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It’s not the heat, it’s the corn sweat!

by on July 21st, 2016

corn-field-c-keeva999-flickr-creative-commonsCorn sweat, what on earth is that you ask? Well, let me tell you. Corn sweat is evapotranspiration and according to the United States Geological Survey evapotranspiration is the sum of evaporation and transpiration. The transpiration aspect of evapotranspiration is essentially evaporation of water from plant leaves. Transpiration rates go up as the temperature goes up, especially during the growing season, when the air is warmer due to stronger sunlight and warmer air masses. Higher temperatures cause the plant cells which control the openings (stoma) where water is released to the atmosphere to open and the more humid it becomes.  And while evapotranspiration does not make it hotter, it makes it more more humid and that makes us feel much hotter.

The Washington Post just ran an etreamely informative article, complete with a map of corn acreage by county and a chart of relative humidity clearly corn mapshowing how high humidity can make it feel  oppressive inside without adequate cooling and make  activities dangerous for those who work or recreate outside.  This type of weather can also be life-threatening for livestock.  In fact the National Weather Service issued an excessive heat warning with the following precautions:

AN EXCESSIVE HEAT WARNING MEANS THAT A PROLONGED PERIOD OF DANGEROUSLY HOT TEMPERATURES WILL OCCUR. THE COMBINATION OF HOT TEMPERATURES AND HIGH HUMIDITY WILL COMBINE TO CREATE A DANGEROUS SITUATION IN WHICH HEAT ILLNESSES ARE LIKELY. DRINK PLENTY OF WATER…STAY IN AN AIR CONDITIONED ROOM…STAY OUT OF THE SUN…AND CHECK UP ON RELATIVES AND NEIGHBORS. YOUNG CHILDREN AND PETS SHOULD NEVER BE LEFT UNATTENDED IN VEHICLES UNDER ANY CIRCUMSTANCES. THIS IS ESPECIALLY TRUE DURING HOT WEATHER WHEN CAR INTERIORS CAN REACH LETHAL TEMPERATURES IN A MATTER OF MINUTES.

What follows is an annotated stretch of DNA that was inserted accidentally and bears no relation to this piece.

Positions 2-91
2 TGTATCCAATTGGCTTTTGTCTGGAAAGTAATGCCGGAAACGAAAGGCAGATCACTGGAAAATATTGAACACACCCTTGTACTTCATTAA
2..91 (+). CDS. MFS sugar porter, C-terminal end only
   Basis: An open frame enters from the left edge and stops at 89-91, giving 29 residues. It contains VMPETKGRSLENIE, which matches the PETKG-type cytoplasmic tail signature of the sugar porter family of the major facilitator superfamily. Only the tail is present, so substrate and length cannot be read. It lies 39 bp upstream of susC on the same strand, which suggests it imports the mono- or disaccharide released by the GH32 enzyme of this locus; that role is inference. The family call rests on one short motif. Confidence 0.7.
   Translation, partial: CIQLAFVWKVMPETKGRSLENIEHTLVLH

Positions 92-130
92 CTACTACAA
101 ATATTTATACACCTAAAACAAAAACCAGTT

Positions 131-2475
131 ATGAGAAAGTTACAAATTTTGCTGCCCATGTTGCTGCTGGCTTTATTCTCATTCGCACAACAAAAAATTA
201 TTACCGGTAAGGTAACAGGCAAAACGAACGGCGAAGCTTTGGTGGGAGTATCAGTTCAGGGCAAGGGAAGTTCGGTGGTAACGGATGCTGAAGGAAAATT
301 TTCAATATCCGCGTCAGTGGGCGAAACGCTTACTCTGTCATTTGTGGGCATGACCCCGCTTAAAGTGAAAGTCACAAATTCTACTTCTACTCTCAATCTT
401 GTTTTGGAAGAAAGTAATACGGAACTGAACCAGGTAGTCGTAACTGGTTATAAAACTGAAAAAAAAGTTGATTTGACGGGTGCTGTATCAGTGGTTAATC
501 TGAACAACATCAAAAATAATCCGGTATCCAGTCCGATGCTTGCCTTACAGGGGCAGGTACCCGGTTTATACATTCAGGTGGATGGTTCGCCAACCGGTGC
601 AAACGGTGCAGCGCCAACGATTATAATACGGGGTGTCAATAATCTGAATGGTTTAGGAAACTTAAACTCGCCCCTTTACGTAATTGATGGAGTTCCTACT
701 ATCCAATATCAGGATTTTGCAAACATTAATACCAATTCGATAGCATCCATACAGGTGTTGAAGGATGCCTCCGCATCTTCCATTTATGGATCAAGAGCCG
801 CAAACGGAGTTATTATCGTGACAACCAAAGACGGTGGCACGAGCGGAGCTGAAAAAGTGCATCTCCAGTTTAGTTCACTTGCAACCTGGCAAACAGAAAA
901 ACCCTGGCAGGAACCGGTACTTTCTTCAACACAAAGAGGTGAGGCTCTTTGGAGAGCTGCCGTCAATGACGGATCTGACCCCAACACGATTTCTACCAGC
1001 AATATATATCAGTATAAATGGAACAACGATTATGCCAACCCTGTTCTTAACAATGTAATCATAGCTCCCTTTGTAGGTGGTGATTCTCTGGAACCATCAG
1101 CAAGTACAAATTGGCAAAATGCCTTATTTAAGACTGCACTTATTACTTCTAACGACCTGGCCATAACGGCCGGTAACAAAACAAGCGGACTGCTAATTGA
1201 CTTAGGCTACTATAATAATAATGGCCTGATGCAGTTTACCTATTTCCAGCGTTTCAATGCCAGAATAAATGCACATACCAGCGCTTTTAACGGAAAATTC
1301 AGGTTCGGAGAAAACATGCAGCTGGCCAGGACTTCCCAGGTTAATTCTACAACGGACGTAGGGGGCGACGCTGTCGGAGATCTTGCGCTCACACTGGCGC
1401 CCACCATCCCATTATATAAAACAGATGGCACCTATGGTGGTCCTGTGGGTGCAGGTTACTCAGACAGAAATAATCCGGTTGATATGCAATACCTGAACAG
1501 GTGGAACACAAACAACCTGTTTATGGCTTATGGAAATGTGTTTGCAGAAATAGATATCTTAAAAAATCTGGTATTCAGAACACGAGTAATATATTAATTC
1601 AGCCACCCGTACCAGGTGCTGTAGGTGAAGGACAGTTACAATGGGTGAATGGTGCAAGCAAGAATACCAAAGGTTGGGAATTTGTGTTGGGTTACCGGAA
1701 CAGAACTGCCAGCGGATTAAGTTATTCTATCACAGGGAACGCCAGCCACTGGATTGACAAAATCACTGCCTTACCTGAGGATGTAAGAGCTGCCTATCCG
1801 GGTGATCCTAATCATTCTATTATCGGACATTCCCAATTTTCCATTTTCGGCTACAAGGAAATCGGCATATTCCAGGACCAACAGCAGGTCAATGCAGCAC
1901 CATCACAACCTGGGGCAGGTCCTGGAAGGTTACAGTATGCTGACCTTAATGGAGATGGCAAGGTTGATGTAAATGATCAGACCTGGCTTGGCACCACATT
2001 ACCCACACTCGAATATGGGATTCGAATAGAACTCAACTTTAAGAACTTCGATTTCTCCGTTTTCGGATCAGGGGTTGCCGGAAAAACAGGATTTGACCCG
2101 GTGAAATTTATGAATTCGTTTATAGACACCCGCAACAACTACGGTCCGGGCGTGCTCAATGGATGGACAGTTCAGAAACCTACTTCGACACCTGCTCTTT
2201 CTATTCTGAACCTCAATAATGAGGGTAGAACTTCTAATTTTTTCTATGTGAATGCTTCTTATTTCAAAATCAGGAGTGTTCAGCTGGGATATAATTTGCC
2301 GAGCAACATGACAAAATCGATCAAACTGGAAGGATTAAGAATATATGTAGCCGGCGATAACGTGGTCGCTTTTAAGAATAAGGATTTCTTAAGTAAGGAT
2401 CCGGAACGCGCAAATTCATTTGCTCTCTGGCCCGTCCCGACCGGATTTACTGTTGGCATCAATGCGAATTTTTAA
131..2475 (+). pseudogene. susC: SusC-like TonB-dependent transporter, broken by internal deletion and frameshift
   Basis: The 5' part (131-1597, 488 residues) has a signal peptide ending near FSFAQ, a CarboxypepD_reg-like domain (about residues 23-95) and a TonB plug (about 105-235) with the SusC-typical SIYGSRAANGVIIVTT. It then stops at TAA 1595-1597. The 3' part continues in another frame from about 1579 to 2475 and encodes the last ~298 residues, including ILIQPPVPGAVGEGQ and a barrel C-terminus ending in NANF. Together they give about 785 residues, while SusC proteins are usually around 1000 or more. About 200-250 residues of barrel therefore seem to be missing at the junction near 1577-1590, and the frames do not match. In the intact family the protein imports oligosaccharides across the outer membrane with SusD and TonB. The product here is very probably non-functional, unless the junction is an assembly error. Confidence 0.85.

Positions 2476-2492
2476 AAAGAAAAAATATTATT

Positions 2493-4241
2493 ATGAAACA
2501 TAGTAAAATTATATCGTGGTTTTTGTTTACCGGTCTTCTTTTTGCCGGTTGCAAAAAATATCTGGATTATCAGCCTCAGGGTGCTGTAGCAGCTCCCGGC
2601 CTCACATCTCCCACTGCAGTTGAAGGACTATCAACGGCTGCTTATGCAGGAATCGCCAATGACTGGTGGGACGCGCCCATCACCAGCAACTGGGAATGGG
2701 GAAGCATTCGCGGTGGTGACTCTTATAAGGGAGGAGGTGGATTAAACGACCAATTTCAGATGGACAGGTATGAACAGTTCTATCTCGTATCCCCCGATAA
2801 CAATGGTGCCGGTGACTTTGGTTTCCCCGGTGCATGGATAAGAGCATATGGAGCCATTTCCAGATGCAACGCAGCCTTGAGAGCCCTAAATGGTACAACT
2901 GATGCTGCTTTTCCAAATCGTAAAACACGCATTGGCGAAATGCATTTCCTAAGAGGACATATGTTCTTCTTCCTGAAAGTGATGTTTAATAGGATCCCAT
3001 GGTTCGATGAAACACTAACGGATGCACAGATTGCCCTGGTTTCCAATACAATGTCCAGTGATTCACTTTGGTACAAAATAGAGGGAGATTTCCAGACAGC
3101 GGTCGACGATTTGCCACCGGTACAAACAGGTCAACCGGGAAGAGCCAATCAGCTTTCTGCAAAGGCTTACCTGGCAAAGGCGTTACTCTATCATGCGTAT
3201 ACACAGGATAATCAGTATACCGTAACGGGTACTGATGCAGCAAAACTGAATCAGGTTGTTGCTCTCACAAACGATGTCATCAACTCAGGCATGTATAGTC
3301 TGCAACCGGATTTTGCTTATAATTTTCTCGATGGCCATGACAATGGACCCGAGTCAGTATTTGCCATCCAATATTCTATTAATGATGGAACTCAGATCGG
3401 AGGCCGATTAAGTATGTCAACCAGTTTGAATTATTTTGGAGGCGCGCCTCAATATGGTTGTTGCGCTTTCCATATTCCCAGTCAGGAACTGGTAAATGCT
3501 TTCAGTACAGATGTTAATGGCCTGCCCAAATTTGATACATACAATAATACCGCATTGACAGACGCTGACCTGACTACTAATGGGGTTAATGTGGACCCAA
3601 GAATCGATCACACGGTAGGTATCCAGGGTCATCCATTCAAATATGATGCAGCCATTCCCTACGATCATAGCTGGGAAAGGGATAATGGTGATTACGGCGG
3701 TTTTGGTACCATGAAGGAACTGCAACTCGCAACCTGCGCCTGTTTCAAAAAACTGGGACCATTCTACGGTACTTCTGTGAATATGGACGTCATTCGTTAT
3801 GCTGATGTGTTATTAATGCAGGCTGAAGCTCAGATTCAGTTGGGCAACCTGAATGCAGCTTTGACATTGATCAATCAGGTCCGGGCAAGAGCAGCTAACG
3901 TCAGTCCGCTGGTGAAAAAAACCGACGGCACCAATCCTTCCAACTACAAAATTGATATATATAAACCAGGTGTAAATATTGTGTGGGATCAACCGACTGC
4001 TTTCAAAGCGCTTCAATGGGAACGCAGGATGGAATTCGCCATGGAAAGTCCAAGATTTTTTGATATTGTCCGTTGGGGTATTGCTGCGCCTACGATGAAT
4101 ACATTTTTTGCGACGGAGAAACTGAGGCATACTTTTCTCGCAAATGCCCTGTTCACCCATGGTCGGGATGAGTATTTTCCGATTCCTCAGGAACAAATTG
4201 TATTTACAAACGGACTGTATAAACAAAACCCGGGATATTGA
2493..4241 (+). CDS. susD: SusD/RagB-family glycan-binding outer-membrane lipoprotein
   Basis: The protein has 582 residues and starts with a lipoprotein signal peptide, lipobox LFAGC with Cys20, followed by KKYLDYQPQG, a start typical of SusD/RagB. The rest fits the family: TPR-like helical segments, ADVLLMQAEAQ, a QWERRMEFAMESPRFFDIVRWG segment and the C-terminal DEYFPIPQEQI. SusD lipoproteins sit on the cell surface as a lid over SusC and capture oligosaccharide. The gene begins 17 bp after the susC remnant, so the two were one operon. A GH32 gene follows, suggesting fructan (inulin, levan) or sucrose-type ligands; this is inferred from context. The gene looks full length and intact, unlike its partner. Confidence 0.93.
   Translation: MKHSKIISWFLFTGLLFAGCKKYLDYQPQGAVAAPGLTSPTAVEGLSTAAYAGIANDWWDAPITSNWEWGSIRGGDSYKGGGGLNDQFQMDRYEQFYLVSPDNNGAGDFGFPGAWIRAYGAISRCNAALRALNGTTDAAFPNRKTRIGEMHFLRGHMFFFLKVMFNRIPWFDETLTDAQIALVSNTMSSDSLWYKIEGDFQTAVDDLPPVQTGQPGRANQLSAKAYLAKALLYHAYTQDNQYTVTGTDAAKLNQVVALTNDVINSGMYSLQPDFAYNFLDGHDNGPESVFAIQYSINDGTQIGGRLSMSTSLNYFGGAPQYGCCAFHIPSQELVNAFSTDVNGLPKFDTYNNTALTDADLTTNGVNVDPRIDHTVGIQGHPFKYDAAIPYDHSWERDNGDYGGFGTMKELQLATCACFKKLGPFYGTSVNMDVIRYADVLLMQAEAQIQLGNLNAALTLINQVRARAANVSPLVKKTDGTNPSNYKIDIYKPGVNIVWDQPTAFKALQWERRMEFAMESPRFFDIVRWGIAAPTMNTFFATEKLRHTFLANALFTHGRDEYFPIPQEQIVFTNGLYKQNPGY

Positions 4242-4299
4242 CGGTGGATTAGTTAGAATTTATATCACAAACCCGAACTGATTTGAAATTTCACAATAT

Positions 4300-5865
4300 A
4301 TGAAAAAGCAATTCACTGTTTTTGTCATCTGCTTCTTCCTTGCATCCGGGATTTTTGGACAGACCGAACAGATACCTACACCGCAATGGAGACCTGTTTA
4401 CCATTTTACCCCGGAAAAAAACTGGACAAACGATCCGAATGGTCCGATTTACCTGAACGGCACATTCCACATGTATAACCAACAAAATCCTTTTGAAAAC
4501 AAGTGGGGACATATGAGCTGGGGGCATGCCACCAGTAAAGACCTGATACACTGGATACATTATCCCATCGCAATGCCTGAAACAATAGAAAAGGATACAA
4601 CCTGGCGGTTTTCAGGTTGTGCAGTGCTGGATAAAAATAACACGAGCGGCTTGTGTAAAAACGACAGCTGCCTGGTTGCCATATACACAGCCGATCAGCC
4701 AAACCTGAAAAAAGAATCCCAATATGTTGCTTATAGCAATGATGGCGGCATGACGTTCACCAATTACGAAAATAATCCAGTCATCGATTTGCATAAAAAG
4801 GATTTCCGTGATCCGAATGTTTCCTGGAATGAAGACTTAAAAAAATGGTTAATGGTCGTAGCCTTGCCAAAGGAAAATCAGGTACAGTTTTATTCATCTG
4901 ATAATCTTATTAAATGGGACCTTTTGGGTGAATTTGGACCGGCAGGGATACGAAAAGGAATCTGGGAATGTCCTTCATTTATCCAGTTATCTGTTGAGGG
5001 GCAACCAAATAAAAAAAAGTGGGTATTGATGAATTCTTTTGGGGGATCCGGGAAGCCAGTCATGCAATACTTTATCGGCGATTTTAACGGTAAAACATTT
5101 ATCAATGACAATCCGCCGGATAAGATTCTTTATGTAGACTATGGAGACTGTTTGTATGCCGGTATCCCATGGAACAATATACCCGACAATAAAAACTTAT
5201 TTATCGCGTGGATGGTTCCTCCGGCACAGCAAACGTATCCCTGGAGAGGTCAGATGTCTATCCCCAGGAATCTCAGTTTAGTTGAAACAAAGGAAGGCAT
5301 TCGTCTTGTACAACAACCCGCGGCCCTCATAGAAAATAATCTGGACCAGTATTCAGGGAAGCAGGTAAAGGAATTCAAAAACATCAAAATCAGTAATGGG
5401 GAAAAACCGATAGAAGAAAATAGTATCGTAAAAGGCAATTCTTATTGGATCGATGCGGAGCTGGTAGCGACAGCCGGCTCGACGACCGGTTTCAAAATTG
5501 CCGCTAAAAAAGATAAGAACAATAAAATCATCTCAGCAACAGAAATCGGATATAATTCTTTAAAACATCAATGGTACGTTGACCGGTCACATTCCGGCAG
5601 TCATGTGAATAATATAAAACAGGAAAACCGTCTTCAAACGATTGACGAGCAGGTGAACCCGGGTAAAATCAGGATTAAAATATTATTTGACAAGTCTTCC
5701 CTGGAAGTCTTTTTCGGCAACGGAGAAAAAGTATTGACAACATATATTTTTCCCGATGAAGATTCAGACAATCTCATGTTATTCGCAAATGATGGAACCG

Most of us have air conditioned homes and workplaces, but if you don’t or if you are going to be outside for prolonged periods of time, it’s important to stay hydrated.  The American Red Cross offers the following suggestions:

  • Stay hydrated by drinking plenty of fluids even if you do not feel thirsty. Avoid drinks with caffeine or alcohol.
  • Eat small meals and eat more often.
  • Avoid extreme temperature changes.
  • Wear loose-fitting, lightweight, light-colored clothing. Avoid dark colors because they absorb the sun’s rays.
  • Slow down, stay indoors and avoid strenuous exercise during the hottest part of the day.
  • Postpone outdoor games and activities.
  • Use a buddy system when working in excessive heat.

If you would like to learn more about weather and heat and humidity and corn sweat, come find us at the Information Desk on the seconsnowfalld floor of the library.  Weather is one of our favorite subjects to research.  And don’t forget, winter is only a few short months away…

 

 

 

 

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